Also, my science background and love of biology has been a big influence in wanting to translate this into language everyone can learn from and see how amazing our brain is in trying to protect us and keep us safe. 

What are you looking forward to in 2020 for CRI?

Seeing how our strategic planning for the next 10 years will look and knowing CRI is in good hands for sustainability.

What are you currently reading?

Lisa Feldman Barrett’s “How Emotions are Made,” Bruce Lipton’s “The Biology of Belief” and Lori Desautels and Michael McKnight’s “Unwritten: the story of a living system.”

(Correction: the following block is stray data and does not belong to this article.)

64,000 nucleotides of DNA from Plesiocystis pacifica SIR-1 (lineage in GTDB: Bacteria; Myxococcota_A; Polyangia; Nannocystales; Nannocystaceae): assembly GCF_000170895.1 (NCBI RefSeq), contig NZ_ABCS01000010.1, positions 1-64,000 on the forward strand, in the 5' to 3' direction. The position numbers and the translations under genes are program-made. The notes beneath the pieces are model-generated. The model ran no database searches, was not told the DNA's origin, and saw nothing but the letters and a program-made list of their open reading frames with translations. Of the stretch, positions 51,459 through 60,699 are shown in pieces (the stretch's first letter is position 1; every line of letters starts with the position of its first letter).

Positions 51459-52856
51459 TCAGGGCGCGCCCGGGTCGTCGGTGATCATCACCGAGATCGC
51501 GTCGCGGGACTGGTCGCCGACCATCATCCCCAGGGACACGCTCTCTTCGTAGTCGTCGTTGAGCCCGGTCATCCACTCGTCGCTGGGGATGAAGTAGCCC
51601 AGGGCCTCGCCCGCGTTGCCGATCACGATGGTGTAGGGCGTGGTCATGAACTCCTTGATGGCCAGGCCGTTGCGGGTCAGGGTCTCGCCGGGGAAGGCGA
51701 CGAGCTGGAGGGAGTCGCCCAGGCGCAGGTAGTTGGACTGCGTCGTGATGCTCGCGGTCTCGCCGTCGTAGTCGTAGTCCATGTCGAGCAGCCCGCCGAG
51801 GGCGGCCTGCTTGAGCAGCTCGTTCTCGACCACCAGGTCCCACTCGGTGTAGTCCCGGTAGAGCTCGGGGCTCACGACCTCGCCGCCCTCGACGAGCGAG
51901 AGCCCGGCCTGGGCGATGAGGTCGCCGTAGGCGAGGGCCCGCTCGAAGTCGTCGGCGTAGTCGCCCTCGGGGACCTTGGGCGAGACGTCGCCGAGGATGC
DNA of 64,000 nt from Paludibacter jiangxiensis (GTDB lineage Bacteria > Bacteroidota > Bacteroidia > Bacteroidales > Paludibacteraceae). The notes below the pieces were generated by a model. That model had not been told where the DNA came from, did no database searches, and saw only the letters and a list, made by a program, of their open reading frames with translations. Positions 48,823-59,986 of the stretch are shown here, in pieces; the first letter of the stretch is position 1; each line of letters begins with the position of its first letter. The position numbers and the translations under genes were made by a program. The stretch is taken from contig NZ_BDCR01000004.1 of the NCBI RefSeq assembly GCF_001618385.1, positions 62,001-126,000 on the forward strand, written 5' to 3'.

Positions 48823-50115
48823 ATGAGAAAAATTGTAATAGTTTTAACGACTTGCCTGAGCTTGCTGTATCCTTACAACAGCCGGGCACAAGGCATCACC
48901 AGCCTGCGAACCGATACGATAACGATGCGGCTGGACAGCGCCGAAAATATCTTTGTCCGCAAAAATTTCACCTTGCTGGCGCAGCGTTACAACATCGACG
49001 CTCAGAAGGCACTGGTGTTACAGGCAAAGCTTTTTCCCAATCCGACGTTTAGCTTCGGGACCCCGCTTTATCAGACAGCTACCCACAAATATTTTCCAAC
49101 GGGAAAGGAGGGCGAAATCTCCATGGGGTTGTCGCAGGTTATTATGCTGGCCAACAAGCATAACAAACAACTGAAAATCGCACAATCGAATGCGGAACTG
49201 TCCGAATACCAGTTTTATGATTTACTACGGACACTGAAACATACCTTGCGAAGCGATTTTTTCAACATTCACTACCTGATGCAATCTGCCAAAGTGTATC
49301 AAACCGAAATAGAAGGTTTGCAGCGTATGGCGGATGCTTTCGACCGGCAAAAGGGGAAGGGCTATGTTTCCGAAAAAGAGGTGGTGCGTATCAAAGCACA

Barrett’s book is blowing me away! I think this is the most important book I have ever read!

Favorite hobbies outside of work.

Reading, walking and hiking, anything outdoors, being on the water, sunshine, blue sky. Watching my son and his wife be the amazing parents they are to my first granddaughter and being an involved grandmother to her (that doesn’t qualify as a hobby, I guess, but I had no idea being a grandmother would be so much fun!) She’s 22 months old now. After their visit from Wenatchee recently, my daughter-in-law said in an email that Valkyrie was having so much fun wearing her sweatshirt with the dinosaur scales on it and running around “roaring just like grandmom showed me!” Now that cracked me up!

-Kathryn Padberg, Social Media + Marketing